Those RJ45 crimps look .. off

    is that wire coming out of the end???
    Yes... looking at my regular ethernet cords I see what you mean. Looks like all the ends in the master bedroom hub are like that. I guess I probably just need to recap those with some female ends and grab a few short ethernet cables for the switch?

    you could just get a bag of connectors and a crimp tool.

    having a punch board is nice, but nothing wrong with the cables just going straight into the switch.

    punching is easier than crimping, and a lot less frustrating

    I avoid crimping whenever possible, let the companies and machines handle that for me, punching down the panel is ezpz

    not a doctor, not a lawyer, examples I use may not be fully researched so don't take out of context plz, don't @ me
  • FoomyFoomy Registered User regular
    bowen wrote: »
    Foomy wrote: »
    JAEF wrote: »
    bowen wrote: »
    Those RJ45 crimps look .. off

    is that wire coming out of the end???
    Yes... looking at my regular ethernet cords I see what you mean. Looks like all the ends in the master bedroom hub are like that. I guess I probably just need to recap those with some female ends and grab a few short ethernet cables for the switch?

    you could just get a bag of connectors and a crimp tool.

    having a punch board is nice, but nothing wrong with the cables just going straight into the switch.

    punching is easier than crimping, and a lot less frustrating

    I avoid crimping whenever possible, let the companies and machines handle that for me, punching down the panel is ezpz

    well I won't argue with that.

    Though having a crimp tool, bag of connectors and a box of cat 5e around can be real handy when you need a cable and don't want to wait for shipping or pay $30+ at a best buy.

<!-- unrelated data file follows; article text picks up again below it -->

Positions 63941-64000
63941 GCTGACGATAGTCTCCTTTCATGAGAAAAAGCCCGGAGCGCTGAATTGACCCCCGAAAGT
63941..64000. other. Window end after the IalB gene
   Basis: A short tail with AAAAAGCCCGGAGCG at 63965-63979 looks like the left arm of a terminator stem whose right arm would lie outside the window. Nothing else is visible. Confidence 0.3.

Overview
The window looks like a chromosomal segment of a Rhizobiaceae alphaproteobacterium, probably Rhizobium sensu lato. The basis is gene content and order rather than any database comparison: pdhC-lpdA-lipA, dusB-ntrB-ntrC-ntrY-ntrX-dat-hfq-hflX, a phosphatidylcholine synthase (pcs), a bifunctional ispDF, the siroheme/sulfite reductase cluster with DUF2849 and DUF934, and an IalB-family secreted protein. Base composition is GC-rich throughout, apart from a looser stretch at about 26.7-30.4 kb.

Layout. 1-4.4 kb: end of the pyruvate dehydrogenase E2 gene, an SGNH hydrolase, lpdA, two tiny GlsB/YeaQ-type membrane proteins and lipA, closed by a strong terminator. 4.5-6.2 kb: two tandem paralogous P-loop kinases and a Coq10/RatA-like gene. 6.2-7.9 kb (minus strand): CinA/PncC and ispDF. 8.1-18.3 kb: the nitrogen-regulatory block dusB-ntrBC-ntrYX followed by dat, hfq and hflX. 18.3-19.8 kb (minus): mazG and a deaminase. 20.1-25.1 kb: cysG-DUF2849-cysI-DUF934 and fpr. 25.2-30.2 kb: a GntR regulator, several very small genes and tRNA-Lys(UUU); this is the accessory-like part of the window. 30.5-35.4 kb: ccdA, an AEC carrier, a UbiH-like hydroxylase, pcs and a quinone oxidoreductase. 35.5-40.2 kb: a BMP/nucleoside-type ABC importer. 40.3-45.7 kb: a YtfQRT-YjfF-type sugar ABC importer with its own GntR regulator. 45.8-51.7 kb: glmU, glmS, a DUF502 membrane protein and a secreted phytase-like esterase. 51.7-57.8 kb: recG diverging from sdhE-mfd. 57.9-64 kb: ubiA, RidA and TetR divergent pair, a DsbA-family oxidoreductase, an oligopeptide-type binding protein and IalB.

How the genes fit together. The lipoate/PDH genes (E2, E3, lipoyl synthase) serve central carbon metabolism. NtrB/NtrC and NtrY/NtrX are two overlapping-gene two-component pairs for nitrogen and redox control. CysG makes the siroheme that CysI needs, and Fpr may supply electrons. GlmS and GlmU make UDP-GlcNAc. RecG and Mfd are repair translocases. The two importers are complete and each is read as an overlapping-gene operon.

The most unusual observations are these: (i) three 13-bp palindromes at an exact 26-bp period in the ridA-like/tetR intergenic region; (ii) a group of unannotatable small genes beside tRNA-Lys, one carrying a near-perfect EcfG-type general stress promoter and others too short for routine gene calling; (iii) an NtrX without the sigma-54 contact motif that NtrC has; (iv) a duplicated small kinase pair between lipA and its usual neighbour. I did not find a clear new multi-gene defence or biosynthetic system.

Steam Profile: FoomyFooms
    bowenBanzai5150ArbitraryDescriptor
  • JAEFJAEF Unstoppably Bald Registered User regular
    Thanks for the Saturday afternoon insight gentlemen, greatly appreciate your time. I'll make sure to PM you from the hospital after I accidentally punch my finger.

  • SeñorAmorSeñorAmor !!! Registered User regular
    Foomy wrote: »
    The actual wiring pattern doesn't matter at all as long as both ends are the same.

    It looks like they are from your picture, so I can't see how that would be the problem.

    might be a small break in a single cable near the jack if they cut it sloppily, i've seen that as a problem before.

    It looks like you had a connection tester? did you plug it into each end at the box and at the room for each cable to see if they worked?

    Not true. While "any random order, duplicated at both ends" may work, there's a reason why each of the four pairs of wire is twisted slightly differently than the other three. It's to minimize interference and crosstalk. This is more important with gigabit ethernet and PoE since both use all four pairs, but not following the 568A/B standard technically could cause problems.

    @JAEF - The pic you have is definitely 568A, albeit backwards. When looking at the bottom of the RJ45 end (tab down, pins away), the correct order (left to right) should be White/Orange, Orange, White/Green, Blue, White/Blue, Green, White/Brown, Brown.

    If you want to get super technical and follow the wiring specs exactly, both ends of the wire run should be the same. By that I mean, if it's a female adapter on one end, it should be female on the other. For example, if you have a run to your wall, it would have a keystone (female) adapter. The other end should be punched down to a patch panel and not terminated in a RJ45 (male) end (and likely plugged directly into a switch/router).

    bowen
  • FoomyFoomy Registered User regular
    Well I didn't mean just any ol wire arrangement, just that difference between A or B or reversing of such didn't matter as long as both were the same.

    Steam Profile: FoomyFooms
  • dispatch.odispatch.o Registered User regular
    edited August 2016
    I suggest making some labels. You'll be happier someday when you revisit this stuff.

    dispatch.o on
    Justforspite
  • JAEFJAEF Unstoppably Bald Registered User regular
    dispatch.o wrote: »
    I suggest making some labels. You'll be happier someday when you revisit this stuff.
    Probably not visible in the photo but there is marker writing along the wires in the hub noting where they go. Definitely key, though, given that there are quite a few ports in the house.